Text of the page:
I am sure that the application of analytics on the level of district or even state (=nation in my case) is so tempting, that we can expect the intention to use it. I am afraid that this is less possible in the conditions where the learning goals (standards) are more general than on the level of higher education.
There is a big danger the application of analytics in the lower grades could determine the methodology of teaching too much. The only possibility is to measure all goals including the ability of self expression etc. Such a complex analytics is still not possible. So, it is necessary to give the teachers some space and the responsibility.
I think we can use the analytics tools only partly and primarily as a feedback to students, parents and teachers.
I felt the same, George, when I read the Educause article from this week's materials. However, what you/we are exploring now is a bit of a paradigmatic shift. I think turning the large ship of the educational structure, reporting and accountability right to the level of government will be slow. I don't think they have grasped the idea of network or distributed learning.
However, developing analytical techniques to provide different measures or results, as explored in this course, and packaged for easy use will provide institutions with a tool they might embrace. In essence, it might take applied research to prove it to established organizations.
I don't know if I agree with you, Borivoj. I guess it depends on one's philosophy of education.
You state, analytics "could determine the methodology of teaching too much". I am not completely convinced we shouldn't provide some structures and frameworks versus allowing a more loose approach to teaching - however, even the most liberal teachers learns and uses methods on some manner- no tabula rasa there. Research has been done on how kids learn, the curriculum has been developed, and modern versions of teaching are unfolding (albeit, slowly). There is a base to work from (and improve).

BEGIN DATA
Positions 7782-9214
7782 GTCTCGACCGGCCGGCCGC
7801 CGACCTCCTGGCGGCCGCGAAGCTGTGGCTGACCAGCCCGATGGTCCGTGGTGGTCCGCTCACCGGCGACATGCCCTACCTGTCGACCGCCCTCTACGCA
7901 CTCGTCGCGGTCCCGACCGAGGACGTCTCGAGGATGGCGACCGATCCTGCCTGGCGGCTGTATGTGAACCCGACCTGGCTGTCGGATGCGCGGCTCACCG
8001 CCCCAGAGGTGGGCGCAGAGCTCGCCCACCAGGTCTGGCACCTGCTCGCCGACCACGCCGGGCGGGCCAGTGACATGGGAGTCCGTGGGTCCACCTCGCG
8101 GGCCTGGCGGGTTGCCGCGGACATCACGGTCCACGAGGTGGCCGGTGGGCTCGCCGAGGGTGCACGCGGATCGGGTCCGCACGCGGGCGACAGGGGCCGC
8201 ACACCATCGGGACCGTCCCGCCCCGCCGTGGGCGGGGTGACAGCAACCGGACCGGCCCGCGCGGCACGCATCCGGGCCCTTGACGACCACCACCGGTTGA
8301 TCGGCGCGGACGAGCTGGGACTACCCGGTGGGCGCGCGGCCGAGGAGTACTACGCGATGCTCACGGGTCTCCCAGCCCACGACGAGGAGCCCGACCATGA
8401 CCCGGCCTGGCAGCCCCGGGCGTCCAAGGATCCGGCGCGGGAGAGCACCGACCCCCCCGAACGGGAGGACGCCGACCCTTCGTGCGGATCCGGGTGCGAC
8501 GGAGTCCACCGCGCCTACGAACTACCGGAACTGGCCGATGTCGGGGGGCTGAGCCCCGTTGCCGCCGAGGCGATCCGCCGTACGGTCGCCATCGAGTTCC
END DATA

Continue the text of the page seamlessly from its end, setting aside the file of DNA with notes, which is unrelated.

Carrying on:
If we don't use our findings from applying analytics, what will we use them for if not to inform our practice?
My article "Students and Standards" http://clubweb.interbaun.com/~l-pphillips/edarticles/studstand.htm
reports on what 16 schools did to meet their achievement test goals. My favourite was "curriculum related extra curricular activities".
Your question rests on the balance between the need for accountable and transparent responses to key stakeholders (government and other funders, tuition payers, etc) and the desire for institutional autonomy especially as it relates to academic freedom.
Statewide systems (like Georgia) can provide some large data sets for interesting investigations but it is always important to remember that Analytics are not neutral. The questions asked will lead eventually lead to business/policy decisions.
Confusing external reporting needs/requirements with information needed for internally driven improvements is one of the reasons why we need good data governance and well informed leadership.
For me analytics *is not statistics*.
With Stats you are looking for specific things (perhaps reporting to your bosses about the progress of something), but Analytics on the other hand is more about *discovery*. I tend to think of analytics as something related to data mining. You can use it to see patterns that are otherwise obscured.